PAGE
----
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Mentha x piperita, commonly known as the peppermint plant, is a perennial that requires little care in temperate climates but will spread quickly if not combined. A naturally occurring hybrid cross of spearmint and watermint, the peppermint plant propagates via rooting and is best grown within a container or confined space. This herb thrives in partial shade or full sun in a rich soil that retains water.
It is not possible to grow a peppermint plant from seed, as its seeds are typically sterile, so the proper method of propagation is to use cuttings from a healthy plant. In summer, cut several 3 inch (7.62 cm) lengths of stem, selecting from new growth that is not yet stiff with age. Bury each cutting in potting soil that has been watered and drained 24 hours ahead of time, and then water again after planting the cuttings. Keep the pot in a brightly lit area that stays at 50 degrees F (10 degrees C) or higher, but do not place the pot in direct sunlight. Allow the cuttings to root and begin growing before watering again.
A peppermint plant should be transplanted into an area where it can spread without interfering with the growth of other plants. Alternatively, use a container that is at least 12 inches (30 cm) wide, burying the container below ground to the rim in order to impede the peppermint's spread. In areas with cold weather, mulching the peppermint plant will help it return year after year. Most species will grow to be up to 3 feet (0.9 m) high. Cultivars of the peppermint plant include chocolate mint, white peppermint, eau de cologne mint, and black peppermint.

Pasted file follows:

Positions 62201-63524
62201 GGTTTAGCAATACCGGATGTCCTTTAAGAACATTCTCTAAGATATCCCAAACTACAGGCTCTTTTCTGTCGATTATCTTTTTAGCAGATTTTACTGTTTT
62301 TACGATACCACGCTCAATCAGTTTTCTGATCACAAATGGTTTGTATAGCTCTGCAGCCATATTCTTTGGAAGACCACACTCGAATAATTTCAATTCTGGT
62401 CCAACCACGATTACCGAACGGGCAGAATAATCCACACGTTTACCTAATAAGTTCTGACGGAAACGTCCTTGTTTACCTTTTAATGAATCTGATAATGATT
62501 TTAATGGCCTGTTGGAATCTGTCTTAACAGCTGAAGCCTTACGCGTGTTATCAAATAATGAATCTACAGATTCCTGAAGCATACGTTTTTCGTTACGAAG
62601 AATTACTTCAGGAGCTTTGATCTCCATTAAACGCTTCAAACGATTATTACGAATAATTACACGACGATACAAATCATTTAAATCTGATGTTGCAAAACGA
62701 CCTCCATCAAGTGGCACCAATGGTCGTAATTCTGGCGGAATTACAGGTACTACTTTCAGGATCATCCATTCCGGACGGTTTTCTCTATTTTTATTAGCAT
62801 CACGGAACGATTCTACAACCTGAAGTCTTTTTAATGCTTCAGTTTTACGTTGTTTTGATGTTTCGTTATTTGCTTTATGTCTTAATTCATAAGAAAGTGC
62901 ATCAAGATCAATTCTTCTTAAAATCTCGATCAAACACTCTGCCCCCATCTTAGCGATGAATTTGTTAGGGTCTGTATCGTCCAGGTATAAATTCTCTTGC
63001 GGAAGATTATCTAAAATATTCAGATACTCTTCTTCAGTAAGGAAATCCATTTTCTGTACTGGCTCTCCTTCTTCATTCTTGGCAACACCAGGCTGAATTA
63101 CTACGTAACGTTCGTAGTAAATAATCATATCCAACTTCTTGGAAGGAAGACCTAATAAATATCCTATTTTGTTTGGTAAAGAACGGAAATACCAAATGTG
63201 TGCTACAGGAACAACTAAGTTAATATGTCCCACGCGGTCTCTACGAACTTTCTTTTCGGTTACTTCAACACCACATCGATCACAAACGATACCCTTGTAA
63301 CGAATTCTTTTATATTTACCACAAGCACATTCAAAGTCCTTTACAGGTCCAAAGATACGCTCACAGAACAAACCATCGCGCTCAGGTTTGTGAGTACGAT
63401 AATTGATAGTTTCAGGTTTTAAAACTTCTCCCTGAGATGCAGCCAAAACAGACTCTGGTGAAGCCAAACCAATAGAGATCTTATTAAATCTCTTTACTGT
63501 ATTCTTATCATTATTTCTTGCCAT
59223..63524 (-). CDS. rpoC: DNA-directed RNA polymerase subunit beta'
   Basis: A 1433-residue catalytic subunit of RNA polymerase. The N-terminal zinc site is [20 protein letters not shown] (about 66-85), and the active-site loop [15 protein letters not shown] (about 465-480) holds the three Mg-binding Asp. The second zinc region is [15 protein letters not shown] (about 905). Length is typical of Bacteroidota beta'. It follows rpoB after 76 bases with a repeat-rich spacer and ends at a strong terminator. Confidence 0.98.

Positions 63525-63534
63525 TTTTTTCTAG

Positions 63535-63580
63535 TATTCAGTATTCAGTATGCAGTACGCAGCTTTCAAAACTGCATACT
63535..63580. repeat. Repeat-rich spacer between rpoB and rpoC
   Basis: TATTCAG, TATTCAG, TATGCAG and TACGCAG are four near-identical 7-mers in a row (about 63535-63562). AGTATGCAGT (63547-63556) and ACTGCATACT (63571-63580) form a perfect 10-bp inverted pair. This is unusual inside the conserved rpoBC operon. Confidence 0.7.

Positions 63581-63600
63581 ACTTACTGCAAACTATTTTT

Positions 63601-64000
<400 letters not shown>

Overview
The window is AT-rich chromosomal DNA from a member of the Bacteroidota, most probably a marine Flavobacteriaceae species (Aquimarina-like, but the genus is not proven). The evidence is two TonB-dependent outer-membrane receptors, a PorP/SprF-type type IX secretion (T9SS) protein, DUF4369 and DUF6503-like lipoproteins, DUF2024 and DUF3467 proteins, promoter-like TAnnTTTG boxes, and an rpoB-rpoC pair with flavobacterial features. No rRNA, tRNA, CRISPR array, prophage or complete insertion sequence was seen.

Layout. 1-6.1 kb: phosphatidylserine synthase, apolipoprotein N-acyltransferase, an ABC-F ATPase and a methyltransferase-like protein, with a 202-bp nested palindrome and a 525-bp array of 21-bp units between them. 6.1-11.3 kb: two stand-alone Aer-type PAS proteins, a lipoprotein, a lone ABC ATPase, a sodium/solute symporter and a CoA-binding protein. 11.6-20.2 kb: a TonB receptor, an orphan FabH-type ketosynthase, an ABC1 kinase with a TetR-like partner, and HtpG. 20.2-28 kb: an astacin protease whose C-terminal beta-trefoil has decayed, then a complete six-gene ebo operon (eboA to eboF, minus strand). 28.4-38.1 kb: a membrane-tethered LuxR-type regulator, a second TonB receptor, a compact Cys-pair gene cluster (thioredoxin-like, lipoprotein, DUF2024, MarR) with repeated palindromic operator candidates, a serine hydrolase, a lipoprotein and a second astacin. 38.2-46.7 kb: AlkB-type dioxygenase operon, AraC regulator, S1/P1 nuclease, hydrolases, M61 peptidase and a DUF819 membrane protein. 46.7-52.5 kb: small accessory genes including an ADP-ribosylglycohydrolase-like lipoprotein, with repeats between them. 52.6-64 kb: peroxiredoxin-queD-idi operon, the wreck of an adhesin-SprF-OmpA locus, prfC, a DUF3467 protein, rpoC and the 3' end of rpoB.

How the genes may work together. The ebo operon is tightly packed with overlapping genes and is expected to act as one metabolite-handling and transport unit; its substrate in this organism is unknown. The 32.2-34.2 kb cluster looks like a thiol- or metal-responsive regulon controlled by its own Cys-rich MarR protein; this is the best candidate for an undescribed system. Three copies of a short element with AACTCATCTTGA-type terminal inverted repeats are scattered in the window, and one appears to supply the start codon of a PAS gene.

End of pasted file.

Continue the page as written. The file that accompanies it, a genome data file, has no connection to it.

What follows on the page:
For use of the fresh or dried peppermint herb, harvest the stems during the summer as the plant grows. This is best done during morning hours before the peppermint plant blooms, when the oil content is said to be highest. The plant will produce small purple or white flowers, typically in July or August.
The peppermint plant is valued for its aromatic oil, which has been used medicinally since the ancient Egyptian era. In modern times, peppermint is used commercially to flavor items such as ice cream, toothpaste, tea, and candies. Peppermint oil or tincture is known as a folk remedy for a variety of physical complaints. Some people use it internally or topically to treat gastrointestinal distress, headaches, skin problems, and cold symptoms. Peppermint is believed to have antifungal, antiviral, and antibacterial properties.
Scrbblchick -- Yeah, mint doesn't need any encouragement. Just plant it and let it do its thing.
I use it for cooking, so I have a container of it, but I've used it as a reliable ground cover, too. It's also nice when dried and crushed as a sachet deodorizer.
I grow peppermint and spearmint. They both do well and need very little tending. They just kind of take off on their own, which is good, since I don't have the world's greenest thumb. It's nice to plant something and know it's going to grow well.
My mom had a patch of peppermint and spearmint in the backyard and it covered the section it was in! You don't have to "do" anything to mint; it does all the work for you! Plant one or two cuttings, water them and watch them take the place. This is not a problem for me.
Mint thrives even in shade, and I have a patch of bare ground in my front yard. I want it covered, and mint is the ideal plant to do it. if you cut it back, it comes back. You can even burn it over and it will come back! If it takes over my front yard, fine and dandy. I'm not too worried. It helps repel mosquitoes and smells nice, too.
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